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Normally, it is early September when monsoon moisture diminishes in Los Alamos.
And, as a rule of thumb, 2 inches of precipitation can be expected during September, splitting the difference between 3 inches during each of July and August and 1 inch during every other month.
This year, however, the monsoon ended with the closing of August.
A normally moist September threatened to go into the books as unusually dry until a tropical storm kicked moisture to the north on Sept. 22.
This moisture teamed up with a well-timed pressure trough from the west to dump rain across New Mexico last Wednesday.
Aside from that day of drenching, there was almost no rain during the month in Los Alamos County. Precipitation events on the Sept. 8 and the Sept. 14 were consistent with a continuing monsoon pattern, but were barely enough to moisten the ground.
Thanks to the fluke event of Sept. 22, the month’s precipitation total was 1.32 inches in Los Alamos, two-thirds of the normal 2 inches. All but 0.04 inches came during that storm. In White Rock, the total was 0.78 inches, a little over half the normal 1.52 inches there. The annual total in Los Alamos is right on track with 15.5 inches thus far. White Rock remains an inch ahead of schedule at nearly 12 inches.
Along with the dryness in September came heat. While temperatures usually drop nine degrees during September, from an average of about 65 at the start of the month to 56 at the end, temperatures were oddly constant during the month at a daily average of 65 in Los Alamos.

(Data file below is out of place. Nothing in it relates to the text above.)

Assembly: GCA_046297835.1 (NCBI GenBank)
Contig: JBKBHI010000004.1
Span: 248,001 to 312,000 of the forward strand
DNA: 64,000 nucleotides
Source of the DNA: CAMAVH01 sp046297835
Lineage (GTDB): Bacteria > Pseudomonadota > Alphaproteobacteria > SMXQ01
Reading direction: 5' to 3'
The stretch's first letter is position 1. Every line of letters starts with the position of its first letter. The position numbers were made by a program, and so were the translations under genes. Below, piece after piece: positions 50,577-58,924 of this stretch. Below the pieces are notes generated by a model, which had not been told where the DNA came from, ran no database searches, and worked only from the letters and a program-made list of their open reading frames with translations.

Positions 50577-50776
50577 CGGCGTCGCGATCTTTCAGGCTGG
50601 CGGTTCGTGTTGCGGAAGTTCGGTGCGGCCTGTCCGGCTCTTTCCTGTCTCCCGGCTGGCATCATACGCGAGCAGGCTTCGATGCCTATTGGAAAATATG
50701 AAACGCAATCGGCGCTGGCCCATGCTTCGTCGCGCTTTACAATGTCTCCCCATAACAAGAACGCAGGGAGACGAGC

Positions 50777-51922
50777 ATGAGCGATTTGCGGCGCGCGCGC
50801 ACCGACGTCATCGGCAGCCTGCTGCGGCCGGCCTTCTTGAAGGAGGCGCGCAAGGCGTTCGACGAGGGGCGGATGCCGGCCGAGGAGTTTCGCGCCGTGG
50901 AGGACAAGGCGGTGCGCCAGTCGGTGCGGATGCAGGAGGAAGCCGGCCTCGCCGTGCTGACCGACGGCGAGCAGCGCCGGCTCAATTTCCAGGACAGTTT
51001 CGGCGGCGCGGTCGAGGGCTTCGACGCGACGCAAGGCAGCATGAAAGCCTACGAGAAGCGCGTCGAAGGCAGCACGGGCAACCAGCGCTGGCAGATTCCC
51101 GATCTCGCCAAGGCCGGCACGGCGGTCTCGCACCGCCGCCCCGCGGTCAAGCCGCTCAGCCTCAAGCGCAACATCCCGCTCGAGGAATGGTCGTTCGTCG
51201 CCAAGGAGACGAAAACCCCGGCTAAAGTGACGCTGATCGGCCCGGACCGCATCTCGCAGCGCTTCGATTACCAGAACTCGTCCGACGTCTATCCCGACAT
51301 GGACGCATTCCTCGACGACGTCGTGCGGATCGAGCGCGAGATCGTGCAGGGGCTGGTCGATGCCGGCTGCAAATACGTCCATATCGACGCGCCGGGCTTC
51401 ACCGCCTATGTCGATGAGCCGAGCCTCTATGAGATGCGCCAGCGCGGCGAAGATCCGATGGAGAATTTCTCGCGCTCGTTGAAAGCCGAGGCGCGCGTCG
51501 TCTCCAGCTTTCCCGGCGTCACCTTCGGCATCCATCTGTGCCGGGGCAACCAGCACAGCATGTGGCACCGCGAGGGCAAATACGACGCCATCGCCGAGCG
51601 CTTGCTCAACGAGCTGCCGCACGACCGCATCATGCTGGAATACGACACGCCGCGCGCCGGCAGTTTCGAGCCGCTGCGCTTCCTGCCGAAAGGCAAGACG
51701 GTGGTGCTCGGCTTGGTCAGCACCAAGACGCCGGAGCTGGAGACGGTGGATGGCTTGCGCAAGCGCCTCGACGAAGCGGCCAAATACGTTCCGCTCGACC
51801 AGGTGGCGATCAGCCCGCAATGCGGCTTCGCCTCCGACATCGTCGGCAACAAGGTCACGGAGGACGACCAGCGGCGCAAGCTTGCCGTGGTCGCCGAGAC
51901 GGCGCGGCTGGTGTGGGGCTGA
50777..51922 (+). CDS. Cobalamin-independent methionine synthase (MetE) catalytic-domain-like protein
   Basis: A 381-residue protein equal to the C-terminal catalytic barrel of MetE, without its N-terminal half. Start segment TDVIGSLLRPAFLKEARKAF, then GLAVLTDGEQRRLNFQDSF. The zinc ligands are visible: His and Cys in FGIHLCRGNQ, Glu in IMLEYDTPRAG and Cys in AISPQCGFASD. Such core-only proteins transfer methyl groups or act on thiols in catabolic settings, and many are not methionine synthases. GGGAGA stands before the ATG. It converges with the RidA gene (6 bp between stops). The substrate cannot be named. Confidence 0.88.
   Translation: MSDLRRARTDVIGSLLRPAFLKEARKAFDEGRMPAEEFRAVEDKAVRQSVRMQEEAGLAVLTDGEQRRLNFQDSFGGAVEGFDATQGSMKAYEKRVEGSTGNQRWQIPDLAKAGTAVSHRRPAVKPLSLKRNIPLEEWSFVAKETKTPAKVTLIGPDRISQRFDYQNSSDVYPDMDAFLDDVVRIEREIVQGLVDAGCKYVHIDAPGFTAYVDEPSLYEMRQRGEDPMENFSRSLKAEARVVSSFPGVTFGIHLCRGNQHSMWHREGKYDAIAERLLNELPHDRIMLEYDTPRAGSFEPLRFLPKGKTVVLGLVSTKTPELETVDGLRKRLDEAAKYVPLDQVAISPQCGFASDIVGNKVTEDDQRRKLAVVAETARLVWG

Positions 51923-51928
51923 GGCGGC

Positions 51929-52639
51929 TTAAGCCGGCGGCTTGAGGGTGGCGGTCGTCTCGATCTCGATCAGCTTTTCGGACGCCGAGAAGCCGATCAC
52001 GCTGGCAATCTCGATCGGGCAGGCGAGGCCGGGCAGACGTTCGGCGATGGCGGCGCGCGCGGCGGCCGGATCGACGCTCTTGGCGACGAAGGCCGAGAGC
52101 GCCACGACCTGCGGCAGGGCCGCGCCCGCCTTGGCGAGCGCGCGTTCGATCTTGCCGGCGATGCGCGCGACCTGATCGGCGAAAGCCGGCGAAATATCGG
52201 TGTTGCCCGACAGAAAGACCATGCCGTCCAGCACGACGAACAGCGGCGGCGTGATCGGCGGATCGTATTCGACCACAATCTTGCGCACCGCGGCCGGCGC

And with the heat came new temperature records, not surprisingly during the second half of the month.
The high of 83 in Los Alamos on Sept. 29 broke the 2003 record of 81.
The high minimum that day of 54 broke the old record of 53 set in 1954. In White Rock, new highs of 87 on Sept. 15 and Sept. 18 broke the old records of 86 on both days, set in 2007 and 1997 respectively.
The high of 88 degrees on the Sept. 29 broke the old record of 86 set in 2003.
Wind speed averaged about seven miles per hour in both Los Alamos and White Rock. That’s about 15 percent, or one mile per hour, higher than normal. Daily maximum wind gusts were near the average of 24 mph. It is old news by now that the El Niño event from last winter that brought so much snow to Los Alamos has begun to swing to the opposite extreme.
We are expecting a moderate to strong La Niña this coming fall and winter. Although this see-saw of warm and cold water in the top few hundred meters of the Pacific Ocean takes place far away, there are distinct teleconnections to the weather over the USA.
Unfortunately, the climate forecast for New Mexico includes drier than normal conditions from now through spring of 2011. The temperature forecast is for above normal temperatures.